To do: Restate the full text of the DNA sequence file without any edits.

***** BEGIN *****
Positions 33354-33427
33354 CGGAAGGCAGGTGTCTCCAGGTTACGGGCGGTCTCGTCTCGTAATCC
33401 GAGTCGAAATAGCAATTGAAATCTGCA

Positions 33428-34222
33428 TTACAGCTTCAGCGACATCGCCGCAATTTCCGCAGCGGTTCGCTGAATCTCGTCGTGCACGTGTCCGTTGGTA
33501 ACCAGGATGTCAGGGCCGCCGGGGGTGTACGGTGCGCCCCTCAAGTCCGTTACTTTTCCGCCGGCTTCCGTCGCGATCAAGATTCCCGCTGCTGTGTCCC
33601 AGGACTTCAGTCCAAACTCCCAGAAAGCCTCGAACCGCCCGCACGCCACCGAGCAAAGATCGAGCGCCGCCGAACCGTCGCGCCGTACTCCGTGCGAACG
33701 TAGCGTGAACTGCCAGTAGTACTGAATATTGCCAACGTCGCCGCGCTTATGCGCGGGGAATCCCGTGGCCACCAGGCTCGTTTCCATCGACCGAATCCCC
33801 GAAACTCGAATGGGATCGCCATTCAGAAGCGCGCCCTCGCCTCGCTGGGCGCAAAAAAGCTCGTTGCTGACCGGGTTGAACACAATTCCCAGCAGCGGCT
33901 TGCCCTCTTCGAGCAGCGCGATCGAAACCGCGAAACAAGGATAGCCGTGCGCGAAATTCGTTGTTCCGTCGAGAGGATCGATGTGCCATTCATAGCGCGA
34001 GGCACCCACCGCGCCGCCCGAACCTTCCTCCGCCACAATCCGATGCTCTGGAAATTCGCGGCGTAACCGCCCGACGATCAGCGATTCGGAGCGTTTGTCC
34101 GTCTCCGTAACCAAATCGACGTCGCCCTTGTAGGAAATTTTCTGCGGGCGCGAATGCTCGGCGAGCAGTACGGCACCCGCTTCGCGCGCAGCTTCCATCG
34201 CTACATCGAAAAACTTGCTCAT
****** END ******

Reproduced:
Positions 33354-33427
33354 CGGAAGGCAGGTGTCTCCAGGTTACGGGCGGTCTCGTCTCGTAATCC
33401 GAGTCGAAATAGCAATTGAAATCTGCA

Positions 33428-34222
33428 TTACAGCTTCAGCGACATCGCCGCAATTTCCGCAGCGGTTCGCTGAATCTCGTCGTGCACGTGTCCGTTGGTA
33501 ACCAGGATGTCAGGGCCGCCGGGGGTGTACGGTGCGCCCCTCAAGTCCGTTACTTTTCCGCCGGCTTCCGTCGCGATCAAGATTCCCGCTGCTGTGTCCC
33601 AGGACTTCAGTCCAAACTCCCAGAAAGCCTCGAACCGCCCGCACGCCACCGAGCAAAGATCGAGCGCCGCCGAACCGTCGCGCCGTACTCCGTGCGAACG
33701 TAGCGTGAACTGCCAGTAGTACTGAATATTGCCAACGTCGCCGCGCTTATGCGCGGGGAATCCCGTGGCCACCAGGCTCGTTTCCATCGACCGAATCCCC
33801 GAAACTCGAATGGGATCGCCATTCAGAAGCGCGCCCTCGCCTCGCTGGGCGCAAAAAAGCTCGTTGCTGACCGGGTTGAACACAATTCCCAGCAGCGGCT
33901 TGCCCTCTTCGAGCAGCGCGATCGAAACCGCGAAACAAGGATAGCCGTGCGCGAAATTCGTTGTTCCGTCGAGAGGATCGATGTGCCATTCATAGCGCGA
34001 GGCACCCACCGCGCCGCCCGAACCTTCCTCCGCCACAATCCGATGCTCTGGAAATTCGCGGCGTAACCGCCCGACGATCAGCGATTCGGAGCGTTTGTCC
34101 GTCTCCGTAACCAAATCGACGTCGCCCTTGTAGGAAATTTTCTGCGGGCGCGAATGCTCGGCGAGCAGTACGGCACCCGCTTCGCGCGCAGCTTCCATCG
34201 CTACATCGAAAAACTTGCTCAT